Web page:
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Who are your FaceBook Friends?

Writing in All Things D on May 31, Liz Gannes wondered about friending in FaceBook.  Among her worries were that

“One of Facebook’s most fundamental flaws is its notion of friending. Relationships on Facebook don’t naturally expire as they do in the real world. To unfriend is drastic, used only in the direst of circumstances–like a bad breakup.

And the fact that people from so many parts of our lives are on Facebook elicits bland communication. You often don’t really know who you’re talking to, so you stop talking.”

That may be over-stating the case for “”while Facebook might be the hottest game in town, it’s still a pretty warped and inaccurate picture of what it means to have friends. ”

Consider in-person contacts you make, whether pursuing  business contacts or building relationships in small groups of large International organizations.  Or even connecting in interfaith activities. Now consider what attending a large family picnic such as a reunion is like.  In each instance, there will be people you meet and greet as people you have known for a very long time.  In each instance, you will have a different relationship with each person you talk with—or avoid. In each instance, there will be people to whom you say “We have simply got to stop not meeting like this.” And then you keep on not meeting them in person, for one reason or another.  Or there will be people you actually do connect with for a while—and then perhaps ignore until, for one reason or another, they come to your attention again.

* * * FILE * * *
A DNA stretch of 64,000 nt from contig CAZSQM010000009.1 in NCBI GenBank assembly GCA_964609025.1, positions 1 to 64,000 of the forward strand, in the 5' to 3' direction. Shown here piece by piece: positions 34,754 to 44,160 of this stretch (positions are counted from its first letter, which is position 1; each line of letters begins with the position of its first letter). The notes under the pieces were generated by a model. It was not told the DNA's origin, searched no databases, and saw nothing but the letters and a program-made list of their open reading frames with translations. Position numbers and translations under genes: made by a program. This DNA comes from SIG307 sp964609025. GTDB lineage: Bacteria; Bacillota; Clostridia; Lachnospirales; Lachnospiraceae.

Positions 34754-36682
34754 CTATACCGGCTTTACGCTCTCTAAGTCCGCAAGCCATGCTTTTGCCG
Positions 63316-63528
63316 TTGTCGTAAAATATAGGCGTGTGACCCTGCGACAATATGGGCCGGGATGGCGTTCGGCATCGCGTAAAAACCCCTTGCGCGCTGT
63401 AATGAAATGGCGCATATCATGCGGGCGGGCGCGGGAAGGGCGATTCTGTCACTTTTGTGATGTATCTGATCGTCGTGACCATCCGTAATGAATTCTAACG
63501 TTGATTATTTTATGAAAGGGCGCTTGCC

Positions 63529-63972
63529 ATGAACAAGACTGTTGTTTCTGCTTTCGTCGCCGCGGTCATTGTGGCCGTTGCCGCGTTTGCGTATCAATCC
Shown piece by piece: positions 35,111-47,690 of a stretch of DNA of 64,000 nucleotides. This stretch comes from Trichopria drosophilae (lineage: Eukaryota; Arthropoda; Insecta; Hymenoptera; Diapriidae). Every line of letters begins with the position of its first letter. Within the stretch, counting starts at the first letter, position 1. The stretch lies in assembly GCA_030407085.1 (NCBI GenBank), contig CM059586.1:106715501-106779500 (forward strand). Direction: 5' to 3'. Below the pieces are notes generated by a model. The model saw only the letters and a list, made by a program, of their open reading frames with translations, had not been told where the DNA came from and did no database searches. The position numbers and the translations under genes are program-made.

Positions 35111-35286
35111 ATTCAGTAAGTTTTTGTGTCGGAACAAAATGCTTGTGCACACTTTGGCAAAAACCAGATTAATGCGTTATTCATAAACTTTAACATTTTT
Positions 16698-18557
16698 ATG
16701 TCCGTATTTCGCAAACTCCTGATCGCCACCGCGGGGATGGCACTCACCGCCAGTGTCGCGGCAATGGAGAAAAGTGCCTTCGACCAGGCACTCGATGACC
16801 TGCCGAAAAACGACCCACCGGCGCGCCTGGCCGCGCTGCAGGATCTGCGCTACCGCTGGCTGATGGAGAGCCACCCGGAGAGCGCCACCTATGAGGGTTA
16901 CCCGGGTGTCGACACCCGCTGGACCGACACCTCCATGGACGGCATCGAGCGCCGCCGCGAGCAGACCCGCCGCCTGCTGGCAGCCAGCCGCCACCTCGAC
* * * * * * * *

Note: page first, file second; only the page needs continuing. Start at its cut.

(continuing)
It’s not that we  deliberately deceive anyone. It’s that life happens, and without mechanical prompting (such as with a scheduler) we all pay attention to different acquaintances at different times and for different reasons.  With schedulers, we remind ourselves to contact the people who we need to contact.